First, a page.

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bb bricks and brick slips: note that brick slips can be sections of clay brick or resin-bound brick dust that can be combustible. bb high-pressure laminates. The fire performance of the facade materials should form a major part of the assessment, in particular compared with the performance of such materials tested to BS 8414. The location of various types of facade on a building, surrounding structures such as decking and high-risk use areas in the building including bin stores should all be considered. Fire safety engineering Murrell went on to outline the final method described in BCA Technical Guidance Note 18, namely option 4, which allows for the use of fire safety engineering strategies. With this approach, she explained, the entire building should be considered, and the work is very much building-specific. This approach is often taken where there is a lot of glass in the facade or curtain wall system, and it takes into account the nature of the active and passive precautions plus their effect on the size of any fire that may not be contained by the structure. This is then used to determine the potential for the fire to enter the cavity or penetrate the facing, and also addresses fire spread into the building at another level. All elements of the building design are factored in to models to predict fire development and smoke movement and inform the evacuation of people, said Murrell. It is then possible to look at the active and passive protection proposed to optimise its effectiveness by altering positioning or adding into it. Murrell stressed that, with this approach, it is also very important to consider the nature of the materials used in facade construction and that both passive and active measures are implemented in tandem and not in isolation; each should be addressed as part of the assessment of the building. She also reminded the audience that sprinklers only discharge for a limited period, which may not be sufficient to extinguish a fire. They may even fail to activate at all, for example, if the fire grows in an unsprinklered void in the building. In operation, however, sprinklers have a cooling effect, reducing the size of the fire and its growth rate, and can be used to protect glazing by delaying the heat’s effect on it. 1 4 

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It is very important to consider the nature of the materials used in facade construction Fire-resistant elements Murrell added that fire-resistant elements must be used throughout a building to ensure that any fire is compartmentalised for as long as possible. These elements include: bb structural frame intumescent coatings bb other structural frame spray coatings bb structural frame boards bb fire/smoke control ductwork bb fire stopping with penetration seals bb fire/smoke control dampers bb fire doors and shutters bb fire-resistant partitions bb fire-resistant roof glazing bb fire-resistant screen glazing bb fire-resistant building hardware bb smoke control doors bb fire-resistant glazed doors bb fire-resistant glass doors. High-rise buildings also need safe refuges that require containment and insulation from the temperatures of any fire in the vicinity. Passive and active fire protection both help ensure extended time to escape the building and to allow the fire brigade to attend. These should be factored in to any fire safety assessment, Murrell said, so option 4 should be considered in the building’s fire safety strategy.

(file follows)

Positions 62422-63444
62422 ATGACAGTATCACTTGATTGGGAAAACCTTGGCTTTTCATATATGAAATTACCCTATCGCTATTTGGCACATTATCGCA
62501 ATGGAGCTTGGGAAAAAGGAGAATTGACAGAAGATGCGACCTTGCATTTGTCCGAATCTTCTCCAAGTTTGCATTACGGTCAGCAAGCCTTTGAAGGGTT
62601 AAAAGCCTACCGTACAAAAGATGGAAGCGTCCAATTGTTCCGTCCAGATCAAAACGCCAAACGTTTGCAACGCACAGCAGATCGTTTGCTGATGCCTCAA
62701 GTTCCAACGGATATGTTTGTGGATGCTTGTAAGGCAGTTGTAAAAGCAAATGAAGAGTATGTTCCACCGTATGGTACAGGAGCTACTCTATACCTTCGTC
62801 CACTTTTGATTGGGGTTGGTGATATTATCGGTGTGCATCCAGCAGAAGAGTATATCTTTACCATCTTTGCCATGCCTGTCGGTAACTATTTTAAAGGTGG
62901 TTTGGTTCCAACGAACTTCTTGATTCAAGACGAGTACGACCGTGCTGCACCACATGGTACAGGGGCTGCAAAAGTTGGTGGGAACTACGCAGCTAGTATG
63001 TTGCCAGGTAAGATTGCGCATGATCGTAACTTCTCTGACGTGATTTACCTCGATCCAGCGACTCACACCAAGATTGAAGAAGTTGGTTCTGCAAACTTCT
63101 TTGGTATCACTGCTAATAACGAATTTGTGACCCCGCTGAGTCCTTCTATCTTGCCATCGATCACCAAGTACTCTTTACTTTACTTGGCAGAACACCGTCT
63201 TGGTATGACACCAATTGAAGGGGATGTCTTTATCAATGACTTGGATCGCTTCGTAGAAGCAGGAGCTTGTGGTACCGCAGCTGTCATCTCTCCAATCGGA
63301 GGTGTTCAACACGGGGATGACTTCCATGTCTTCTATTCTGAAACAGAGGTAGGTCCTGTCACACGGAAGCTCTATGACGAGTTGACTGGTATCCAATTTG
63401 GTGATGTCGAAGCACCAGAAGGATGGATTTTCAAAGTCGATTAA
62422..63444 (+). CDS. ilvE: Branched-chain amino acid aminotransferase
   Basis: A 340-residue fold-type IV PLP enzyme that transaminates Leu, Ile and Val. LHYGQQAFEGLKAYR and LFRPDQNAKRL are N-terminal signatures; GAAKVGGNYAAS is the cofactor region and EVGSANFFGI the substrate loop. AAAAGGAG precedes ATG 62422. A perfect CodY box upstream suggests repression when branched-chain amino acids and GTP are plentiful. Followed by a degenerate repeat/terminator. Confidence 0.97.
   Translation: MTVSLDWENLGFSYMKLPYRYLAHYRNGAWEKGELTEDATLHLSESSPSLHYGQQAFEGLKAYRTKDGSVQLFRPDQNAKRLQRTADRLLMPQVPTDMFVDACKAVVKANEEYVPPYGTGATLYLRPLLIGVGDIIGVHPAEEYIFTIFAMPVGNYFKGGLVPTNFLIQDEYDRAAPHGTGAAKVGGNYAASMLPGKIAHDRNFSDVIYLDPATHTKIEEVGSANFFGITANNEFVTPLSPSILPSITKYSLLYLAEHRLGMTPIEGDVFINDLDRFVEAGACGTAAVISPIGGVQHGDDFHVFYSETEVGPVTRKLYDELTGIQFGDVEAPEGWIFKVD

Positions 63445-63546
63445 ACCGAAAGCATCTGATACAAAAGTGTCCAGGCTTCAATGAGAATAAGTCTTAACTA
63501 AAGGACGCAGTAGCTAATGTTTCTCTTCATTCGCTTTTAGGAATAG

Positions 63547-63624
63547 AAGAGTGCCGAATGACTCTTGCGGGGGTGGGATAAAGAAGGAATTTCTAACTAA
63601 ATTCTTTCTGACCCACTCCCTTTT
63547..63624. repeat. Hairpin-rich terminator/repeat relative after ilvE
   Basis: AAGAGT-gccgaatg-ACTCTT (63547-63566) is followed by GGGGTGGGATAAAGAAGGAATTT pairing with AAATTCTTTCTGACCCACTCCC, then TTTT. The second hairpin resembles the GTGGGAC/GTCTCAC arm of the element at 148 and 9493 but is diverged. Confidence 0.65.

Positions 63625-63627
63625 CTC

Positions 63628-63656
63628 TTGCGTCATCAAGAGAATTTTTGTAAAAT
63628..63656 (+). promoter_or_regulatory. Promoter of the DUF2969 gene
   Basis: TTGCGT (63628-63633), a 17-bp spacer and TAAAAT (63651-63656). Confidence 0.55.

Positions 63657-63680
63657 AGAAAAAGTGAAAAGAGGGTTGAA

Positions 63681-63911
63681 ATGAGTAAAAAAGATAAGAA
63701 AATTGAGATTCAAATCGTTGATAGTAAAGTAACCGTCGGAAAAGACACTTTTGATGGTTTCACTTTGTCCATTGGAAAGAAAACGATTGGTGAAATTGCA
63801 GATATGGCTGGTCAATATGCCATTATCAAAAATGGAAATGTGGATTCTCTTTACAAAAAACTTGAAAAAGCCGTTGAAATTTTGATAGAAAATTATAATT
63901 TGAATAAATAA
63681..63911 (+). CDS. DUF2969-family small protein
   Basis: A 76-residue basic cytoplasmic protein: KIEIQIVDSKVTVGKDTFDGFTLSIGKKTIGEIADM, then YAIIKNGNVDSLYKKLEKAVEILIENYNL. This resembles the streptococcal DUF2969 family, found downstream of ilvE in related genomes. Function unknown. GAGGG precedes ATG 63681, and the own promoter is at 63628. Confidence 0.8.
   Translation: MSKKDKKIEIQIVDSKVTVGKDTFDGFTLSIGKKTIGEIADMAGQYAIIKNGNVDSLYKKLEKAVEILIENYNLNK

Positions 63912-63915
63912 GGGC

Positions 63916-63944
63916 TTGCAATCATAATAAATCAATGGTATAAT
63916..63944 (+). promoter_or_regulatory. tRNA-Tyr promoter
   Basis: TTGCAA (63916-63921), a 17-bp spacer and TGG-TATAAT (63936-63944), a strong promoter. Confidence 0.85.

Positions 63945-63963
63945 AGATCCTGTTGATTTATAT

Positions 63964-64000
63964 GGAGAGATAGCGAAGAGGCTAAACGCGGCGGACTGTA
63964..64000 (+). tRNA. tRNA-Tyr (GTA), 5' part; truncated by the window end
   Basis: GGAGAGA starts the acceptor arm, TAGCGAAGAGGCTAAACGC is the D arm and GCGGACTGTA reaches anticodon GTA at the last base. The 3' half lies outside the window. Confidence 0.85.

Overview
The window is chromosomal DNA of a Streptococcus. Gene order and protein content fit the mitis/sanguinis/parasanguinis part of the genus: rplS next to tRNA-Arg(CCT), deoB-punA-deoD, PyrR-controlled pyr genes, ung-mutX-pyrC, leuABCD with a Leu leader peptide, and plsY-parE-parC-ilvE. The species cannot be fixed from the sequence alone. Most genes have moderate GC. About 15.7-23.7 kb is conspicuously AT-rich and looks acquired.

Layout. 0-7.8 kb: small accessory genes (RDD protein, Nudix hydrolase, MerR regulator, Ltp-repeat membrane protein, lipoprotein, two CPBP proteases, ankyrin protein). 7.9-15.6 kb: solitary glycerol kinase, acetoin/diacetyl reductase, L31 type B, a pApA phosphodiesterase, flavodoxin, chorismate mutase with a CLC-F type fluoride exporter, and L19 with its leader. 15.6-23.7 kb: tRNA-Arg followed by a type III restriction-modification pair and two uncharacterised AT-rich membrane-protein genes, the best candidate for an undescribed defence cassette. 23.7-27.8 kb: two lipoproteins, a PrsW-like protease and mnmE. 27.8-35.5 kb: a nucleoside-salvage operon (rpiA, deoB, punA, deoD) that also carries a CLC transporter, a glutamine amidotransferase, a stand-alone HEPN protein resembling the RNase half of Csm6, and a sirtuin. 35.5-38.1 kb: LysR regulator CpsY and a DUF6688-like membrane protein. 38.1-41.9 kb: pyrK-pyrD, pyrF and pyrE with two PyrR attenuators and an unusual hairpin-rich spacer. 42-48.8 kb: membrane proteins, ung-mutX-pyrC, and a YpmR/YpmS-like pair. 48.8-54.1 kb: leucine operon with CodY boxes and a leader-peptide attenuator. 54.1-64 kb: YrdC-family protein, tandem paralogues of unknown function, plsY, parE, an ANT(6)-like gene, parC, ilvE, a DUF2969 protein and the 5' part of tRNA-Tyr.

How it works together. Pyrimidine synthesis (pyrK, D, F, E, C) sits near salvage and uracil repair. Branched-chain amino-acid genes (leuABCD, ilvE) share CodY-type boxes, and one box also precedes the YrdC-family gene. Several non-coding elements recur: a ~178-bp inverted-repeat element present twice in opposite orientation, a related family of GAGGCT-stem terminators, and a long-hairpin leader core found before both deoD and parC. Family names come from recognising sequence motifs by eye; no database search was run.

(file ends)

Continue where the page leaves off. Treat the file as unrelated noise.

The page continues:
NHBC guidance Finally, NHBC Specialist Surveyors John Lewis and Maulik Katkoria introduced delegates to a new NHBC technical guidance document. Acceptability of common wall constructions containing combustible materials in high rise buildings advises builders on some of the most common types of wall and facade on tall buildings, for which NHBC will no longer require a desktop assessment in accordance with BCA option 3 for demonstrating compliance (http://bit.ly/2fmM2pR). The NHBC document takes into account the significant amount of data

obtained to date from a range of BS 8414 tests and subsequent desktop assessments of different combinations of combustible insulations and claddings. It recommends a minimum specification that, if met or exceeded, would be sufficient to fulfil both NHBC Standards and Building Regulation requirements. However, Lewis and Katkoria said it is unlikely that a building will only have a single facade type, so justification will still be needed for any types used that are not featured in the BCA Technical Guidance Note. The following common wall and facade constructions are acceptable to NHBC without the need to provide an option 3 assessment, however, so long as the design specification and installation meets the minimum specifications set in the guidance note: bb brick facade used in conjunction with polyisocyanurate (PIR) insulation and a lightweight steel frame in-fill panel bb hardwood timber facade, pressure impregnated to class B under BS EN 13501, used in conjunction with PIR insulation and a lightweight steel frame in-fill panel bb aluminium composite materials used in conjunction with PIR insulation and a lightweight steel frame in-fill panel, fire-rated to at least Class B of BS EN 13501: 1. Each build-up includes the use of robust, close-fitting cavity barriers around openings and at compartment lines, as well as the use of a fire-resistant lining board behind the insulation, full details of which are contained in the NHBC document. b

Dianne Marshall is Head of Technical Services at NHBC dmarshall@nhbc.co.uk

The new NHBC guidance note and BCA Technical guidance Note 18 are available on Building Regulations Plus www.nhbc.co.uk/techzone NHBC has also recently published its latest annual technical standards document, which includes a new chapter on render http://bit.ly/2fFr73d

Building Control Journal February–March 2017  

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